Mark Sinnis – The Undertaker In My Rearview Mirror

Filed under: Goth Stuff,Recorded Music,Reviews — doktorjohn August 24, 2011 @ 12:02 am

The following review was published in the paper edition as well as the online edition of The Aquarian

Mark Sinnis – The Undertaker In My Rearview Mirror

Frontman for Cemetery & Western band Ninth House, Mark Sinnis has released a new album that contains some updated, acoustic and mellow versions of previously recorded Ninth House favorites, countrified even further with honkey tonk piano and acoustic and slide guitars. Sinnis continues expounding obsession with the many ways that the concept of death informs and shapes our viewpoints and our lives.

The title track is new, melodious narrative, partly spoken, partly sung in old-school country style, relates the morbid ruminations of someone who spends a lot of time behind the wheel and features a slide guitar that creates an eerie feeling to accompany his thoughts. Included are covers like “Ghost Riders in the Sky” and re-interpretations of other artists’ works as well as of his own previously recorded songs. A fabulous example is “Fifty Odd Hours,” which is a re-write of the great antique “Sixteen Tons,” a 50s classic by Tennessee Ernie Ford. Both “Death Song” —borrowed from the repertoire of Sinnis’ first band, the Apostates—- and the newly composed sequel, “Departed” are performed as duets featuring the exquisitely sweet voice of frequent collaborator Randi Russo who has the effect of emotionally charging Sinnis’s rich, deep vocals to previously unattained heights.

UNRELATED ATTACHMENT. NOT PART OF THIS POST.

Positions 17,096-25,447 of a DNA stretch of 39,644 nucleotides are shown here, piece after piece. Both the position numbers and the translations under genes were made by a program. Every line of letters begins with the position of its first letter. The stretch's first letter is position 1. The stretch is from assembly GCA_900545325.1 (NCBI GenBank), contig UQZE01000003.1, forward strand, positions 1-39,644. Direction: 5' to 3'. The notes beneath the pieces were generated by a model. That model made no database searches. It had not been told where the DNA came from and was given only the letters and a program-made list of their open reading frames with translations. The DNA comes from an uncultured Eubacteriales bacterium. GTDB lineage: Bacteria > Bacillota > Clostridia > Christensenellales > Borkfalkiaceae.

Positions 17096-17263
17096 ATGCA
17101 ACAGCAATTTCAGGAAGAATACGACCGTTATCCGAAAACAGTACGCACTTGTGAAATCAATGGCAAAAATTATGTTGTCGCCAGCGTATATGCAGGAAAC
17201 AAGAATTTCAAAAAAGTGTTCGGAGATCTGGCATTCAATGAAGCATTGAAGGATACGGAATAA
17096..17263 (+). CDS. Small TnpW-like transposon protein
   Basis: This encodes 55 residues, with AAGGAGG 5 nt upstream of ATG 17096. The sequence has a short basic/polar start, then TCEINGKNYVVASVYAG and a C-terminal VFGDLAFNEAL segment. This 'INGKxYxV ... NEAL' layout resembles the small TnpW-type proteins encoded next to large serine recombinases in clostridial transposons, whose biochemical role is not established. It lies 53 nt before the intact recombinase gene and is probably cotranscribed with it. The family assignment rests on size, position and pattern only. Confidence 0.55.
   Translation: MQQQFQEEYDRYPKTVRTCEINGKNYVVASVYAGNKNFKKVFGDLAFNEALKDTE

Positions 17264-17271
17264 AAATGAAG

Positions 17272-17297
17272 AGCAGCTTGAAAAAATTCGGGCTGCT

Sinnis never fails to bring up the traditional theme of the ill consequences as well as the consolations derived from booze, so the thirteenth track closes the album with “I’ll Have Another Drink of Whiskey,” a bar-room style sing-along.
Mark Sinnis has once again released an polished and highly listenable collection of new, old and re-interpreted folk rock featuring his polished dark baritone, fine arrangements, delicious melodies and thoughtful lyrics reflecting his profound love of American roots music.

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